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What is the Importance of a Will?

We live our entire lives preparing for uncertain events. We save money in case we lose our jobs, or are injured and rendered unable to work, or to invest in some opportunity we hope will pay dividends down the line. We buy car insurance, health insurance, and we fund our 401(k)s all in the hopes of mitigating some future risk, or providing for some future set of circumstances.

But none of these things are guaranteed. We don't know if we'll get sick, or into a car accident, or ever even reach an age at which we can cash in that retirement account. But these possibilities are important to us, so we plan for them.

But what about an event we know will come to pass? Why don't we prepare for death the same way we prepare for life? It isn't as though our obligations end with death. Our children, spouses, and loved ones will go on.

Estate planning is as much, if not more, about them as it is about us, and we'll explore a few reasons why you should execute a last will and testament.

To Avoid Conflict

One of the most important reasons a person should have a will, particularly if they have significant assets, is to avoid any confusion or conflict upon their passing. By outlining who you want to take your money and property, you can give a definitive answer as to any competing interests in your estate.

The passing of money upon a person's death is one of the worst and most frequent causes of family discord, and your ability to avoid any such conflict will not only save your loved ones from the headache and heartbreak of a protracted legal battle, it will also save them the money it would cost to have a court divide up your belongings.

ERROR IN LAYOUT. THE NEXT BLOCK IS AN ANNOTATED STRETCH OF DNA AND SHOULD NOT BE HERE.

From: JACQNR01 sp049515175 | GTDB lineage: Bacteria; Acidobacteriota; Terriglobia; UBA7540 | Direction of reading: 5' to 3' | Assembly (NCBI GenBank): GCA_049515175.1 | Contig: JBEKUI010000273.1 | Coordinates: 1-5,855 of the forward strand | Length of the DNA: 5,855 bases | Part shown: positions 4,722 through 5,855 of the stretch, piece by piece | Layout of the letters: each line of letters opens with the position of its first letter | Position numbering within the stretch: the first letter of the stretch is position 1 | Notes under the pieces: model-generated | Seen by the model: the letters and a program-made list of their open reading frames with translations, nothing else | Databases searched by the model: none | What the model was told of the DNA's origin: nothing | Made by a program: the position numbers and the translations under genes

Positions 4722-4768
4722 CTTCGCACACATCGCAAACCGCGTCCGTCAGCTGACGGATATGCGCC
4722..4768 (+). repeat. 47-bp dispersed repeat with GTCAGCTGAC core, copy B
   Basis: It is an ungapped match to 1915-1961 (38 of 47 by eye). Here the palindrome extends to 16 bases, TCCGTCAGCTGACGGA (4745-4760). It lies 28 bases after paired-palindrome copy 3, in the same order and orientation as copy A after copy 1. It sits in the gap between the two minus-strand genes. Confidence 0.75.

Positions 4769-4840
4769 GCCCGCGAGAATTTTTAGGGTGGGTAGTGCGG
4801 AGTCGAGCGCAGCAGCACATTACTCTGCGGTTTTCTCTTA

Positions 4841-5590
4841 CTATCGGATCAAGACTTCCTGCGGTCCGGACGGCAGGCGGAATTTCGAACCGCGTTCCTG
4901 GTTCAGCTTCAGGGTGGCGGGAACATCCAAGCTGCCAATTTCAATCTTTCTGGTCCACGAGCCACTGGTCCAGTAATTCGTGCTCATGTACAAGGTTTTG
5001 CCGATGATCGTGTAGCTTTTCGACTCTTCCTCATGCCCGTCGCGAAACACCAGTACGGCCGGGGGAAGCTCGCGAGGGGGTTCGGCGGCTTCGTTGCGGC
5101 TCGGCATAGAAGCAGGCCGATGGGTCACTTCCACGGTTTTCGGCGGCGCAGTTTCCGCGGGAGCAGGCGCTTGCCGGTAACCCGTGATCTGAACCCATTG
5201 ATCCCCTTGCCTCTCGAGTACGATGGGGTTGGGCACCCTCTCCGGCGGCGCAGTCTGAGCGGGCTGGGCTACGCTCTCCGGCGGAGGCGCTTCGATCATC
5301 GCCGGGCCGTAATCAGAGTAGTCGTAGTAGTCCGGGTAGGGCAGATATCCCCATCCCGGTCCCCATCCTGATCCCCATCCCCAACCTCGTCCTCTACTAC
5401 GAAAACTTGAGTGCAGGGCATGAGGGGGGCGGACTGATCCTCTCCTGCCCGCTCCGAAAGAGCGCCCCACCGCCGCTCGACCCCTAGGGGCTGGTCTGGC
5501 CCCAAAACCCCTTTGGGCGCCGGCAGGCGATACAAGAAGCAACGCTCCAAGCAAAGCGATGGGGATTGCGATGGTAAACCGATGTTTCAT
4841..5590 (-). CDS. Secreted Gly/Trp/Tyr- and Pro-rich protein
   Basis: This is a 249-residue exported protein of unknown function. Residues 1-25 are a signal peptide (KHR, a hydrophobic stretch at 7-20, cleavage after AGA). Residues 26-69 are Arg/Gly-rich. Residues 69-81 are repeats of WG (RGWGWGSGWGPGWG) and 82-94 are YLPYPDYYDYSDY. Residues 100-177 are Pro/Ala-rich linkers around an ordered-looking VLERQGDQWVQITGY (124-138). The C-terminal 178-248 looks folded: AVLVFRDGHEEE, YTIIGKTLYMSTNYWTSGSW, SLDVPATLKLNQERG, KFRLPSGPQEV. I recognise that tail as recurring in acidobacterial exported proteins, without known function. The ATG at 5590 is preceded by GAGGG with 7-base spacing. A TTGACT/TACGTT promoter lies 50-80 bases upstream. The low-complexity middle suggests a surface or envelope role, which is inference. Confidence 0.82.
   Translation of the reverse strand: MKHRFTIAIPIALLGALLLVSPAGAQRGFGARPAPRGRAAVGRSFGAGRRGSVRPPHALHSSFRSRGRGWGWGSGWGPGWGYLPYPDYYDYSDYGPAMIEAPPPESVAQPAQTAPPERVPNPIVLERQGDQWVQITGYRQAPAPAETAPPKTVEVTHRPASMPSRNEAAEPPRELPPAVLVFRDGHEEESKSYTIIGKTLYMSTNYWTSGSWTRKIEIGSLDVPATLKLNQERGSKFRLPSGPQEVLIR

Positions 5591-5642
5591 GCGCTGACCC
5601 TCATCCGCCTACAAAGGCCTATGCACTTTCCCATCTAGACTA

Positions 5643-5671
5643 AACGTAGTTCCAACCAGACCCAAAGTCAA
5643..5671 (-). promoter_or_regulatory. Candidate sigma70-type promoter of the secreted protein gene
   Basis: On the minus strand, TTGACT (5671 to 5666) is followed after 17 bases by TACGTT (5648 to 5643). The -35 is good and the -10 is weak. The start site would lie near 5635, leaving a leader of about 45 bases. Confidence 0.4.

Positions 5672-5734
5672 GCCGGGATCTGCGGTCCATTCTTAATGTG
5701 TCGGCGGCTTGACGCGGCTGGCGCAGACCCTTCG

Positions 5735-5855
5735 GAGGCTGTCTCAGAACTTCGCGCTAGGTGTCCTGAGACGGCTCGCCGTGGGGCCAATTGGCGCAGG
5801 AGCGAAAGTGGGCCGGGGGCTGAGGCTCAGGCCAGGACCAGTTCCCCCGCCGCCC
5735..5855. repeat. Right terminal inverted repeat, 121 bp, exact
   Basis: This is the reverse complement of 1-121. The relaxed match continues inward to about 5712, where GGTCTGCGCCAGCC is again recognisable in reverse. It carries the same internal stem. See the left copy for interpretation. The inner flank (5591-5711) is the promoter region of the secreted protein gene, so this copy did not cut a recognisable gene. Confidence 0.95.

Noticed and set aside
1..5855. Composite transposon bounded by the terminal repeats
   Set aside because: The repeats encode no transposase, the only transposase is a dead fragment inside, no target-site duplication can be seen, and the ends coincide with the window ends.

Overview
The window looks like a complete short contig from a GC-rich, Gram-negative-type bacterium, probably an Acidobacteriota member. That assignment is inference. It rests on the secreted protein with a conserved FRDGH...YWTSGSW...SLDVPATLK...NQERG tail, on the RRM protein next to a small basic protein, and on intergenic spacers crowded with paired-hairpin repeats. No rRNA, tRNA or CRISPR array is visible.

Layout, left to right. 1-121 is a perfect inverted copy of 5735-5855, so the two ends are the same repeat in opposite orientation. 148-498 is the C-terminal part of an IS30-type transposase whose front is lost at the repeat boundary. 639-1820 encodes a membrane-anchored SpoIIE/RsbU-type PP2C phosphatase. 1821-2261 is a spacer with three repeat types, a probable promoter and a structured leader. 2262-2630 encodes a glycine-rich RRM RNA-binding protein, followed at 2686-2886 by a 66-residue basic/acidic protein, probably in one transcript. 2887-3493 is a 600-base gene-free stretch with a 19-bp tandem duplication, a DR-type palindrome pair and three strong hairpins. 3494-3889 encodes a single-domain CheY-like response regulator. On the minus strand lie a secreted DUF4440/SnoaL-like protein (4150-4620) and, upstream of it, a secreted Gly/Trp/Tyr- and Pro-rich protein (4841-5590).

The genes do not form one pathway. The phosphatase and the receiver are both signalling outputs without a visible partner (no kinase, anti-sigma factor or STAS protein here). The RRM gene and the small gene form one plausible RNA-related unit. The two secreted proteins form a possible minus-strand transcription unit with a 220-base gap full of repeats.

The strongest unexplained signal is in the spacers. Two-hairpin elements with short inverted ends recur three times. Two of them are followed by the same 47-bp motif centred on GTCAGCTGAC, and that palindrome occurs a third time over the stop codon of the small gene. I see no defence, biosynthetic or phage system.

To Avoid a Long Probate

Every estate, with a last will and testament or without one, will be probated by a court before your heirs can be put into possession of what you leave behind. Without a will, the probate process can be lengthy and confusing. A will gives the court clear cut instructions on how to handle your property, thus avoiding often expensive and confusing legal proceedings.

To Ensure Your Assets Go Where You Want Them

Without a will, the law will assume you want your money and property going to your next of kin and nearest relatives. That is not always the case, however, and if you want to ensure certain friends or extended family are given property while other, closer, relations are not, you must have a will to ensure the property is divided per your wishes.

As unfortunate as it may sound, a last will and testament may also function as your last chance to say something (in the form of a gift or inheritance) to the ones you love. Don't pass without taking that opportunity to say a proverbial goodbye with your wealth.

If you have any further questions or concerns about your estate, contact a wills attorney at the Harber Law Firm as soon as possible.

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